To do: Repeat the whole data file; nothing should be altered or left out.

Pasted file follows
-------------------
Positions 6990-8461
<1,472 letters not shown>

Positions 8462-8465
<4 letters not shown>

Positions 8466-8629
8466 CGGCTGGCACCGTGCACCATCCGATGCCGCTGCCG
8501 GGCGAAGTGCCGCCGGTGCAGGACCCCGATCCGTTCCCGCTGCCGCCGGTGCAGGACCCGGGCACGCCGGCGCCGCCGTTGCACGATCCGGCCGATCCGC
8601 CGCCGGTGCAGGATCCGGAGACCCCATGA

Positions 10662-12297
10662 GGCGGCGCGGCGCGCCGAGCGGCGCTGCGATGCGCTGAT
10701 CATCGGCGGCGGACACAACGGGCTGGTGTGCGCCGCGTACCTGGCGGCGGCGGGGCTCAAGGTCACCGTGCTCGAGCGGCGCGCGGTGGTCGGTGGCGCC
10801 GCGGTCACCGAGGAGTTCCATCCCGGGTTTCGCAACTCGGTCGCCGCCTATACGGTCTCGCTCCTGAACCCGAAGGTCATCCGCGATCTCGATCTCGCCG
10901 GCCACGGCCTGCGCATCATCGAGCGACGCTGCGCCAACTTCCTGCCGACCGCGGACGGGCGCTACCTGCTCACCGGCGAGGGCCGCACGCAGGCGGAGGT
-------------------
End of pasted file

Positions 6990-8461
<1,472 letters not shown>

Positions 8462-8465
<4 letters not shown>

Positions 8466-8629
8466 CGGCTGGCACCGTGCACCATCCGATGCCGCTGCCG
8501 GGCGAAGTGCCGCCGGTGCAGGACCCCGATCCGTTCCCGCTGCCGCCGGTGCAGGACCCGGGCACGCCGGCGCCGCCGTTGCACGATCCGGCCGATCCGC
8601 CGCCGGTGCAGGATCCGGAGACCCCATGA

Positions 10662-12297
10662 GGCGGCGCGGCGCGCCGAGCGGCGCTGCGATGCGCTGAT
10701 CATCGGCGGCGGACACAACGGGCTGGTGTGCGCCGCGTACCTGGCGGCGGCGGGGCTCAAGGTCACCGTGCTCGAGCGGCGCGCGGTGGTCGGTGGCGCC
10801 GCGGTCACCGAGGAGTTCCATCCCGGGTTTCGCAACTCGGTCGCCGCCTATACGGTCTCGCTCCTGAACCCGAAGGTCATCCGCGATCTCGATCTCGCCG
10901 GCCACGGCCTGCGCATCATCGAGCGACGCTGCGCCAACTTCCTGCCGACCGCGGACGGGCGCTACCTGCTCACCGGCGAGGGCCGCACGCAGGCGGAGGT